The blockbuster success of Marvel's "Black Panther" figures to up the already in-demand status of director Ryan Coogler and his stars, many of whom continue their roles in "Avengers: Infinity War," in theaters May 4. Here, we take a look at some of their upcoming projects:
Coogler, whose trajectory, from 2013's Independent Spirit Award-winning "Fruitvale Station" to the masterful "Rocky" reboot "Creed" in 2015 and now "Black Panther" could hardly be steeper, next reteams (for a fourth time!) with Michael B. Jordan (why fix what isn't broken?) for the Ta-Nehisi Coates-written drama "Wrong Answer." Based on a nonfiction New Yorker article, it tells the story of the scandal surrounding an Atlanta teacher who alters his students' test scores to save his struggling school.
In addition to "Wrong Answer," Jordan, who plays Erik Killmonger in "Panther," stars as Guy Montag in Ramin Bahrani's HBO adaptation of Ray Bradbury's "Fahrenheit 451," and appears in Netflix's superhero family drama "Raising Dion," based on the comic book by Dennis Liu and Jason Piperberg. Jordan will also reportedly play civil rights defense attorney Bryan Stevenson in "Just Mercy," and reprise his role as Adonis in "Creed II," with Steven Caple Jr. (2016 indie "The Land") directing.
"Black Panther's" leading man, Chadwick Boseman, who rose to fame playing real-life icons Jackie Robinson ("42"), James Brown ("Get on Up") and Thurgood Marshall ("Marshall"), will presumably have a long reign as King T'Challa of Wakanda, but he will be no less busy with other films. "Moonlight" director Barry Jenkins recently signed on to direct "Expatriate," a 1970s-set hijacking thriller, which Boseman co-wrote and will star in. Another film reported to be in development is a drama co-written by Boseman about the Rev. Jeffrey Brown, a Baptist minister devoted to lowering youth crime and gang violence in Boston.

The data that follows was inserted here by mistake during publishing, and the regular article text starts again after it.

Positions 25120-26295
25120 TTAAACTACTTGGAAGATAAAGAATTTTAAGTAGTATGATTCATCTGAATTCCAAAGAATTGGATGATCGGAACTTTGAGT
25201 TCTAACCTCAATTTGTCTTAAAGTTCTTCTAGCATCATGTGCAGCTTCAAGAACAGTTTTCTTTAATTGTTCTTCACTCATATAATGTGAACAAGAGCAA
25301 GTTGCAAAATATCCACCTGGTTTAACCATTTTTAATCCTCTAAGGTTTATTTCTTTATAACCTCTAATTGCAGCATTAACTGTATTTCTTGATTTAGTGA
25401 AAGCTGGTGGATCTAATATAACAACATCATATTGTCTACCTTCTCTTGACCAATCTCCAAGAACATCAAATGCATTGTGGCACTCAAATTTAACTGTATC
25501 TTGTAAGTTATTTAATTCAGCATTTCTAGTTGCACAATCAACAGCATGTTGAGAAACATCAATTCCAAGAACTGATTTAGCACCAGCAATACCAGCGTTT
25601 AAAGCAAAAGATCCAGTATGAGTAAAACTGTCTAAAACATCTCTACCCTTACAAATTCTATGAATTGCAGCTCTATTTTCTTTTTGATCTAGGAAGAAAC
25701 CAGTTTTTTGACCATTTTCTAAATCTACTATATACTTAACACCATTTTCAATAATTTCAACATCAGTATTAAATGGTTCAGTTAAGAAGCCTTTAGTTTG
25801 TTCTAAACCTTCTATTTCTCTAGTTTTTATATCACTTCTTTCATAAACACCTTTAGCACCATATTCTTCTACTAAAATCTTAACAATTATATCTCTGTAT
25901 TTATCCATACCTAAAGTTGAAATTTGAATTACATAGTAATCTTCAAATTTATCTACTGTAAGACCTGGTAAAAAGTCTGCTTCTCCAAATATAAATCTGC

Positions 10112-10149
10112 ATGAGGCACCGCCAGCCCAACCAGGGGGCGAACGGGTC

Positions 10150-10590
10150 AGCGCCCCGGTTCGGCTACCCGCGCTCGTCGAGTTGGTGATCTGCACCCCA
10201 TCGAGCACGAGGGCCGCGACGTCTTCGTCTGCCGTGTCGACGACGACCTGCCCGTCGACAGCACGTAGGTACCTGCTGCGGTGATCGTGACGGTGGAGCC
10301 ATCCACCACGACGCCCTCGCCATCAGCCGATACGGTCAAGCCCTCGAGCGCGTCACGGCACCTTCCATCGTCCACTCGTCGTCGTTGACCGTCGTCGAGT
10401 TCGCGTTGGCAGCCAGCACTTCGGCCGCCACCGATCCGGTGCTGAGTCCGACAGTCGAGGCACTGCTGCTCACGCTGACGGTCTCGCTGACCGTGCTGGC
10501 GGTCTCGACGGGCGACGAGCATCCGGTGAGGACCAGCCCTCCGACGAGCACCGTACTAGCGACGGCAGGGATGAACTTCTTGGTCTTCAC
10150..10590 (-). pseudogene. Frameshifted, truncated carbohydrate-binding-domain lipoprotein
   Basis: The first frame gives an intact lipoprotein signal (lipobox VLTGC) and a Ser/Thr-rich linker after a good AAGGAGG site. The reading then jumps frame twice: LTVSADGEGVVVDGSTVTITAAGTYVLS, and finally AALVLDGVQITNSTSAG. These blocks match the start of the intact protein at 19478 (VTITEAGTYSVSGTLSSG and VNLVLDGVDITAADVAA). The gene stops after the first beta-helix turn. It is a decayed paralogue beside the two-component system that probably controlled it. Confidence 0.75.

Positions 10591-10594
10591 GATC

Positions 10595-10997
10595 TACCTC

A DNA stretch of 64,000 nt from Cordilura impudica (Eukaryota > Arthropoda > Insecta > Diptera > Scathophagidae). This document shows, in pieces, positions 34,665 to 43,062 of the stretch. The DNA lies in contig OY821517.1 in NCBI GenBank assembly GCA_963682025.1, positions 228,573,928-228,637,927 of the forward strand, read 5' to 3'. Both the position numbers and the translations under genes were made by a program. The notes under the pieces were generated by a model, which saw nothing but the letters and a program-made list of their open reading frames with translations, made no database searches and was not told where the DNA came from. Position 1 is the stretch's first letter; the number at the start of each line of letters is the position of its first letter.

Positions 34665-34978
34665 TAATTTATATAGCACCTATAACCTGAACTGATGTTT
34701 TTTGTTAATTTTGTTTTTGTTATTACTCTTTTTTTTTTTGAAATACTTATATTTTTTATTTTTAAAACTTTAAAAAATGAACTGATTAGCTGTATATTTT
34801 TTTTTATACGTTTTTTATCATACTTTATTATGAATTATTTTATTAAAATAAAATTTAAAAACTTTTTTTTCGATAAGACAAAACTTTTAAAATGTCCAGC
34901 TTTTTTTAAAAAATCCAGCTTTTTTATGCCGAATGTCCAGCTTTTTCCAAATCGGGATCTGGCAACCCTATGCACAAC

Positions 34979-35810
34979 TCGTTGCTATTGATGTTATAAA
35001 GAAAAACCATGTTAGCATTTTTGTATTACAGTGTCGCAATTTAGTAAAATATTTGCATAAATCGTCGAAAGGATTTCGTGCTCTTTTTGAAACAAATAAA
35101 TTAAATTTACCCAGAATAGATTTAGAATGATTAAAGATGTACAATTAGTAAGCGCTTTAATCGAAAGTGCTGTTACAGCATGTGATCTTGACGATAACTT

Academy Award winner Lupita Nyong'o ("12 Years a Slave"), who plays "Black Panther's" Nakia, is slated to star with Josh Gad in the zombie comedy "Little Monsters" and play Trevor Noah's mother in the adaptation of "The Daily Show" host's memoir "Born a Crime." Nyong'o will also produce and star opposite David Oyelowo in a miniseries based on Chimamanda Ngozi Adichie's novel "Americanah," adapted by "Black Panther co-star Danai Gurira, about the parallel lives of two Nigerian immigrants.
Nyong'o starred on Broadway in Gurira's Tony-nominated play "Eclipsed." There are also rumors Nyong'o will appear in a "Charlie's Angels" reboot. Gurira, Okoye in "Black Panther," also continues her role in TV's "The Walking Dead."
"Panther's" W'Kabi, Daniel Kaluuya, broke out big time a year ago in "Get Out," earning an Oscar nomination, and next stars in Steve McQueen's Chicago-set heist thriller "Widows," with Viola Davis and Liam Neeson, and lends his voice to the animated BBC/Netflix adaptation of "Watership Down."
Letitia Wright, who has a key role in "Black Panther" as Shuri, T'Challa's sister and Wakanda's tech guru, has another cyber-savvy role in Steven Spielberg's upcoming virtual reality film "Ready Player One."
Forest Whitaker, another Academy Award winner ("The Last King of Scotland"), appears as Zuri in "Black Panther" and was a producer on "Fruitvale Station." He has a number of films in the pipeline including "Finding Steve McQueen," "How It Ends," "A Fall From Grace," "LAbyrinth" with Johnny Depp and "The Poison Rose" with John Travolta.
As for a "Black Panther" sequel, nothing has been officially announced, but how can they not do one?